“I’d like to look into the idea of using the old landfills for solar fields,” Mayor Chris Chiacchio said during Monday night’s meeting at the high school. “If we want to do this, we need to start doing things now.”
Councilman Greg Newcomer has been a proponent of bringing solar energy to Moorestown. He spoke about a state program that allows a municipality to install solar panels in one part of the township and gain a credit for the whole town.
When Deputy Mayor Stacey Jordan cited the fire department’s inability to battle a fire at Dietz and Watson in Delanco due to the presence of solar panels, Newcomer pointed out that occurred at a time when solar energy was still new and it worked differently.
Newcomer said he supports the idea, but believes having an expert appear in May could be too soon.
“I’d be happy to see that happen, but I don’t know if May is a reasonable amount of time to get enough information,” Newcomer said, stating that all the various problems need to be tackled.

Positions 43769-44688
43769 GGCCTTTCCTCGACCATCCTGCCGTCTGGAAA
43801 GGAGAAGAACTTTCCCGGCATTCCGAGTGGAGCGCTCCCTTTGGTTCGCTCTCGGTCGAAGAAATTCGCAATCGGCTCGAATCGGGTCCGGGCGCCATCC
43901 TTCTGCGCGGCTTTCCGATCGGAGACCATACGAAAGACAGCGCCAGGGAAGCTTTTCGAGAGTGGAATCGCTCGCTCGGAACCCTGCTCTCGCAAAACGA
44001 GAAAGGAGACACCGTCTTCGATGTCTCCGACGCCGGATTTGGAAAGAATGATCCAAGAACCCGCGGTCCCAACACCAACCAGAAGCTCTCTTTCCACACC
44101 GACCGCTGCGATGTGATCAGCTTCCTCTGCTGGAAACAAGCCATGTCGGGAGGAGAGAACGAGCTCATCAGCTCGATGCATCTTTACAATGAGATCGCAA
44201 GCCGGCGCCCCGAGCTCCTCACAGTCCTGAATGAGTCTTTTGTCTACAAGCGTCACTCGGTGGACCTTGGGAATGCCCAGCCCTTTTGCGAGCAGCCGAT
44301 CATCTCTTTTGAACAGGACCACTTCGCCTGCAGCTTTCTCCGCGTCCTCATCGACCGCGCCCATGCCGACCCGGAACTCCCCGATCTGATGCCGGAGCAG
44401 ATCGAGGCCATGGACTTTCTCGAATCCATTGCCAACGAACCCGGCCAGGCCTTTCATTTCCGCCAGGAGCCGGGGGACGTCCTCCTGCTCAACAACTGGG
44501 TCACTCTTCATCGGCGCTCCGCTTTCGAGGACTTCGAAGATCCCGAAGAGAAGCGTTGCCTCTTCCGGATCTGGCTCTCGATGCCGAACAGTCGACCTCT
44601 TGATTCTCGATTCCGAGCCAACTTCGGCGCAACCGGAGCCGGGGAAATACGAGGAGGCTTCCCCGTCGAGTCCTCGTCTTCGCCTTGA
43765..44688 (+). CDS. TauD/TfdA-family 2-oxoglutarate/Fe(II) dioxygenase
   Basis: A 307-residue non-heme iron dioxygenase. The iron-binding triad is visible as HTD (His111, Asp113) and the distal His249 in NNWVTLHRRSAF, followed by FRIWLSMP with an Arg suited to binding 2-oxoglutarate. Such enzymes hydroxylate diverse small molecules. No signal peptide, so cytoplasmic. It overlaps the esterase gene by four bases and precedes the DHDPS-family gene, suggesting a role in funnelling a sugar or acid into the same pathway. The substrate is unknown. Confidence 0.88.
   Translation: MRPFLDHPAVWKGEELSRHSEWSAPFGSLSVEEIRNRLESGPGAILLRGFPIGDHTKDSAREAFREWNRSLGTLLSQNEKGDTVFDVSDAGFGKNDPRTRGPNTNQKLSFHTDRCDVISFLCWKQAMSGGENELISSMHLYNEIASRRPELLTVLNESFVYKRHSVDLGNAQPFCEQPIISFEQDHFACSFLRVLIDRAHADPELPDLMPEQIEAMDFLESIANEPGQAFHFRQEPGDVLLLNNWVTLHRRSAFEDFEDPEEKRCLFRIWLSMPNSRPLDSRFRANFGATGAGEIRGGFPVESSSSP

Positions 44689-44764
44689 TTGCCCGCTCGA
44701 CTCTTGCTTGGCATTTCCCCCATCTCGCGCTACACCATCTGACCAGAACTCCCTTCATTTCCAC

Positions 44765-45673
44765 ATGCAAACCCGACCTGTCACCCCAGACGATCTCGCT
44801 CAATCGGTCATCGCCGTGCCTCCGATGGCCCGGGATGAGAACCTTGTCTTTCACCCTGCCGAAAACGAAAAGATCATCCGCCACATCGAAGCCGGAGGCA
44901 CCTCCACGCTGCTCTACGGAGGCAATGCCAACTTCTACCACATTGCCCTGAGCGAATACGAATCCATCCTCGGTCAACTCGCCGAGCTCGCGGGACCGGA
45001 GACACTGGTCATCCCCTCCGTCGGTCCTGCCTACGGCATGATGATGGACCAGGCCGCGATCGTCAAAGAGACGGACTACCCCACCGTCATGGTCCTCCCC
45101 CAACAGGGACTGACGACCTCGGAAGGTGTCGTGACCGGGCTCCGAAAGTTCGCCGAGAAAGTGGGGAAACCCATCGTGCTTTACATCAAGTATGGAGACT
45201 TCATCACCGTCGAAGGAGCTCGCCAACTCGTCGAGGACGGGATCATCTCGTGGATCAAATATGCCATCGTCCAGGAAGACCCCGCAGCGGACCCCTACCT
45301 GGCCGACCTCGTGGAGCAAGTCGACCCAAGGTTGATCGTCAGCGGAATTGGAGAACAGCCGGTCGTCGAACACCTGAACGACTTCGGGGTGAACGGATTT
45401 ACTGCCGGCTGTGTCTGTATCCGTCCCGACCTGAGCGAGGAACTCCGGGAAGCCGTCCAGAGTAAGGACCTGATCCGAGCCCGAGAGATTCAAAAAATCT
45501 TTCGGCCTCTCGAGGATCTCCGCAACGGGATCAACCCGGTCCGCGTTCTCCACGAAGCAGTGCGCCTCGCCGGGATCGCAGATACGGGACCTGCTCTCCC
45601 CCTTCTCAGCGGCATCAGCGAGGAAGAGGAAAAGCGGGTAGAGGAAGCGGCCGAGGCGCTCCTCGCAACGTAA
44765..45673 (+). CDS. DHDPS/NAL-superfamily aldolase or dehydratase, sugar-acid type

“We could just have an informational session because I have my concerns,” Jordan said.
“We’re far from the dotted line on solar,” Township Manager Scott Carew said. “The technology and the legislation are changing so rapidly. We have Sustainable Moorestown, they know all the facets of solar from both the technological and the economic standpoint, and we have several engineering firms. We can gauge their expertise.”
Council’s next two action meetings are scheduled for April 28 and May 12.